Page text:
Land for Maine's Future
Funds Allocated to 30 Proposals
At it's July 15, 2014 meeting the Land for Maine’s Future Board allocated $9.1M of the Land for Maine’s Future bonds approved by voters. Projects include; working forests & farmland, salmon habitat, deer wintering areas, rugged mountains, coastal islands, urban trail connections, working commercial waterfronts, sand beaches, rock climbing areas, wildlife habitat, and many other conservation and recreation assets.
CONSERVATION & RECREATION Project Name Municipality Biddeford RiverWalk Park Biddeford Brave Boat Headwaters Kittery Central ME Sportsman's Access Emden, Burnham, Detroit, Cambridge, Ripley Caribou Bog Conservation Area Old Town Clapboard Island Falmouth Cold Stream Forest West Forks Plt., Johnson Mountain Twp., Parlin Pond Twp. Crooked River Forest Otisfield, Harrison Crow Island Thread of Life South Bristol Ellis River to Whitecap Mountain Rumford Gardiner Pond Wiscasset Goslings Islands Harpswell Gulf Hagas - Whitecap Bowdoin college East Twp., TB R11 WELS Twp. High Island Saint George Howard Hill Augusta Kimball Pond New Sharon Knight's Pond Cumberland, North Yarmouth Lower Weskeag Fields and Forests South Thomaston N. Falmouth Conservation Corridor Falmouth Raymond Community Forest Raymond Redington Forest Redington Twp. Roberts Farm Preserve Ext. Norway Save Eagle Bluff Clifton Seboomook Expansion Pittston Academy Grant, Soldiertown Twp. Weston Homestead Forest Madison
FARMLANDS Project Name Municipality Nezinscot Farm Turner Parker Farm North Berwick Winterwood Farm Freeport Wormell Farm Cumberland
WATER ACCESS Project Name Municipality Lily Pond Deer Isle
WORKING WATERFRONT Project Name Municipality Erica's Seafood Harpswell
3 additional projects were approved for future consideration.
The Land for Maine's Future program has moved
LMF's new home is at the Department of Agriculture, Conservation and Forestry. We have a new address and telephone numbers.
Biennial Report to the Legislature
In January 2013 the LMF program presented its 2013 Biennial Report to the Joint Standing Committee on Agriculture, Conservation and Forestry. This report reflects the high level of success LMF had in the previous biennium.
About the Land for Maine's Future Program
The Land for Maine's Future Program is the State of Maine's primary funding vehicle for conserving land for its natural and recreational value. The program was established in 1987 when Maine citizens voted to fund $35 million to purchase lands of statewide importance. In 1997, new priorities were set forth by a commission of Maine citizens. Since that time the program has administered multiple bonds and even instances of general fund appropriations.
Accomplishments: Completed projects in all of Maine's 16 counties. Types of land include; mountain summits; shorelines of rivers, lakes, and ponds; coastal islands; beaches; forests; grasslands; wildlife habitat; farmland; and wetlands. LMF assistance has put the following special places in the public trust forever:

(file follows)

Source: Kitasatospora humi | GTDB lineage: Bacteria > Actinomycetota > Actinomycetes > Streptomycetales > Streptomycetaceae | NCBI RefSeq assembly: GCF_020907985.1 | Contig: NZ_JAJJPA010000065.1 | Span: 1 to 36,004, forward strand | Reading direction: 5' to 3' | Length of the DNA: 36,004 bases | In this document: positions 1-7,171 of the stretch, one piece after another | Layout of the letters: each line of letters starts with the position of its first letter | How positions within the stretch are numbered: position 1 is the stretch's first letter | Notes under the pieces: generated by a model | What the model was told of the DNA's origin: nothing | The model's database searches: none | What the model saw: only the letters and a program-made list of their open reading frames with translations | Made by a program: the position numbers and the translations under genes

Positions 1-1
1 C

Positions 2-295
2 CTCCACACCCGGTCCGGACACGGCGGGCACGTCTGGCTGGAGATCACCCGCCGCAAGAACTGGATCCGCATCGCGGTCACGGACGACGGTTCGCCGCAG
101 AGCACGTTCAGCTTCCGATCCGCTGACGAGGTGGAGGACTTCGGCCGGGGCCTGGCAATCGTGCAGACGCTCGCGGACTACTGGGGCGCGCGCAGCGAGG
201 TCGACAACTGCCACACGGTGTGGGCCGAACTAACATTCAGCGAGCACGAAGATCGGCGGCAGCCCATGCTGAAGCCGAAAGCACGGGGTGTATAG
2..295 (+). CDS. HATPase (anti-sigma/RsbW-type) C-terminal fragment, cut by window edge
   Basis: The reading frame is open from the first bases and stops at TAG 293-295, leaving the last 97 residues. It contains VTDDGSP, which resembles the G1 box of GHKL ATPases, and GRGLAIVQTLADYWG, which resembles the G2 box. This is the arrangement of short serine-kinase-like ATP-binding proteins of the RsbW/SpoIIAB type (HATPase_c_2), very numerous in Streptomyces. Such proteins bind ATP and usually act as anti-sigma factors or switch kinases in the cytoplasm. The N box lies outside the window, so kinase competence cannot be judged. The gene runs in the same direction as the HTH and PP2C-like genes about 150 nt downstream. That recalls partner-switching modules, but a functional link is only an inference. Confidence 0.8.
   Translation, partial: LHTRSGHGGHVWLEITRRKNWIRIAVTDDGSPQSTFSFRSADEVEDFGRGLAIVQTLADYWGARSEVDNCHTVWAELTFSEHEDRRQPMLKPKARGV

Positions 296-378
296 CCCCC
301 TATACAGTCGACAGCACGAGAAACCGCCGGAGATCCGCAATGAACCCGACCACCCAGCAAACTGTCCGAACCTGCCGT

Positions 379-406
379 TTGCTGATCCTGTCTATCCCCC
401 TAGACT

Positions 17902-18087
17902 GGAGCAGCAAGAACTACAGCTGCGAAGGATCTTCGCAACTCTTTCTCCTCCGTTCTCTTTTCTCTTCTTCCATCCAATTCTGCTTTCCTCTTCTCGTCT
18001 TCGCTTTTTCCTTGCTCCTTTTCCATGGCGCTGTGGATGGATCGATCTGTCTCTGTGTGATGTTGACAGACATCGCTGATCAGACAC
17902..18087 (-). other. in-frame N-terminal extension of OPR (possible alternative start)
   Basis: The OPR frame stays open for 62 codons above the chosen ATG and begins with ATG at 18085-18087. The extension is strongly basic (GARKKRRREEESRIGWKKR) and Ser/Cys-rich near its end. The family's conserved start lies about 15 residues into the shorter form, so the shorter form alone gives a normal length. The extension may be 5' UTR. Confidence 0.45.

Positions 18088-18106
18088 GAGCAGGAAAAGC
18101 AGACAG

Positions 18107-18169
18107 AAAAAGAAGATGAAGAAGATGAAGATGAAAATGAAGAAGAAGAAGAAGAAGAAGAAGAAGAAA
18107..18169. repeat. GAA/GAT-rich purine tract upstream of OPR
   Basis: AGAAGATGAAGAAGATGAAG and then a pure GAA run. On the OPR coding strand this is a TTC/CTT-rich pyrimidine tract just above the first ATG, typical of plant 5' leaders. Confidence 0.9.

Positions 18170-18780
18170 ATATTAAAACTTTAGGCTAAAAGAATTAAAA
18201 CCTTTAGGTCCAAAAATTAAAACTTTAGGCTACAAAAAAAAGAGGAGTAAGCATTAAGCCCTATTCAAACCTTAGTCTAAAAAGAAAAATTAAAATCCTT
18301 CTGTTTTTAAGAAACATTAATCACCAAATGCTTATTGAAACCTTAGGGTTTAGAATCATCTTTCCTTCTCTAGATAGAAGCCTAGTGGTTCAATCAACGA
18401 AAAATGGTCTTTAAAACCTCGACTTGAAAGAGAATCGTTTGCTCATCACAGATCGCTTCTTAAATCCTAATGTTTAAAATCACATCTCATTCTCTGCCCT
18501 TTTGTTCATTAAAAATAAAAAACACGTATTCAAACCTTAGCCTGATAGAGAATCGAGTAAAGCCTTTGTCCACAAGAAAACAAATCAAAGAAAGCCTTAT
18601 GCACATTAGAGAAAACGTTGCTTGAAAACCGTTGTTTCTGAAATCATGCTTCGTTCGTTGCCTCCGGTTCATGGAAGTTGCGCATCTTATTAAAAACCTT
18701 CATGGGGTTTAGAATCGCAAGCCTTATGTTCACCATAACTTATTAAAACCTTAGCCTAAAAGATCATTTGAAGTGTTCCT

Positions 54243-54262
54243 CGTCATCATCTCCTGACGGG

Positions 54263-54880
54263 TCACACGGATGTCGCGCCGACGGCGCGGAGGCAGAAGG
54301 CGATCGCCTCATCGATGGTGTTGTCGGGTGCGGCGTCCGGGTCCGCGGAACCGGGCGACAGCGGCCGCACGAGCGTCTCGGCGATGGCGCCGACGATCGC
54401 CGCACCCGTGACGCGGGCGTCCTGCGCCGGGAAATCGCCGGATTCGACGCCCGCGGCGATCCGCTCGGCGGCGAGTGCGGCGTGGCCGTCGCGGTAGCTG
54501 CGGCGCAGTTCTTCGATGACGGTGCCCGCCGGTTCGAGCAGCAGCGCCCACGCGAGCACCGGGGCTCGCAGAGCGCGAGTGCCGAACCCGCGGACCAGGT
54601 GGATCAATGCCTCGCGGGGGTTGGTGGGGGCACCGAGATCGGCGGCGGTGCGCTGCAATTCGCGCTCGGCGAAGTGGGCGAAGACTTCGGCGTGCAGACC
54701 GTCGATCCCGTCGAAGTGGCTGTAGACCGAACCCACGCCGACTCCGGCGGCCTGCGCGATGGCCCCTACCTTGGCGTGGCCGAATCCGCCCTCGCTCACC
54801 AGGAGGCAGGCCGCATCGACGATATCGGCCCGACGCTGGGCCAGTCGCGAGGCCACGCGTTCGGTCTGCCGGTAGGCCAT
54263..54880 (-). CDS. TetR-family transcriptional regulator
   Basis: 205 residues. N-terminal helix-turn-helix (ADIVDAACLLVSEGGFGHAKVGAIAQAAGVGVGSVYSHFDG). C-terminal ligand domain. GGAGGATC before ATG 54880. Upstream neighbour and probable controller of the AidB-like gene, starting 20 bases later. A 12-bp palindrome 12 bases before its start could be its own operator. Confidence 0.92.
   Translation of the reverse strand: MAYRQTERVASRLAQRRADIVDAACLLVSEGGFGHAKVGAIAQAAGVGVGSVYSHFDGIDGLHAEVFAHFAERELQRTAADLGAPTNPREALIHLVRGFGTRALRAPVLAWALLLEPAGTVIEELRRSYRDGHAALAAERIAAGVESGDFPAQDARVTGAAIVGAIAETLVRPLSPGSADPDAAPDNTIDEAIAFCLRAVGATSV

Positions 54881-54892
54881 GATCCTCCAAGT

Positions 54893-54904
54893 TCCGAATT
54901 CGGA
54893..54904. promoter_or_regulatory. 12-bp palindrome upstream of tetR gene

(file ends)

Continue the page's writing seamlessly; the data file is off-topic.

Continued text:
- 52 water access sites
- 37 farms of more than 8,900 acres
- 20 commercial working waterfront properties
- Acquisitions include more then 1,200 miles of shore lands, and 158 miles of former railroad corridors for recreational trails.
- Over 560,000 acres of conservation and recreation lands.
This includes 315,000 acres of working lands reflecting LMF's efforts to conserve the working landscape and keep lands in private ownership with permanent land conservation agreements.
Funding: The Program works to coordinate and finance acquisition of lands. Through the use of matching funds, the program encourages partnerships with local, regional, statewide, and federal conservation organizations.
The LMF Program's priorities have evolved since 1987, however, the prime focus remains the same – conserving the prime physical features of the Maine landscape and recognizing that working lands and public access to these lands is critical to preserving Maine's quality of life.
In 1999, the program was broadened to allow the use of funds for projects having local and regional significance as well as for projects having statewide significance. Maine citizens also authorized support for conservation lands held by local groups partnering with municipalities and private land trusts. In 2005, the Legislature added a working waterfront pilot program. The Legislature increased the requirement for matching funds to a 1:1 ration in 2010.
Keys to success: The Land for Maine's Future has garnered broad based support because it respects landowner rights by acquiring land only from willing sellers, pursues a mission defined by the public, provides a tangible return to everyone who cherishes Maine's landscape (from hunters, to hikers, snowmobilers to birdwatchers), and leverages both federal and private funding for state priority purchases.
Proposal Process: The Land for Maine's Future Board issues calls for proposals on a periodic basis. Applicants are encouraged to work with program staff to complete the application process, which is described in the Land for Maine's Future Workbook.
For information contact the Land for Maine's Future Program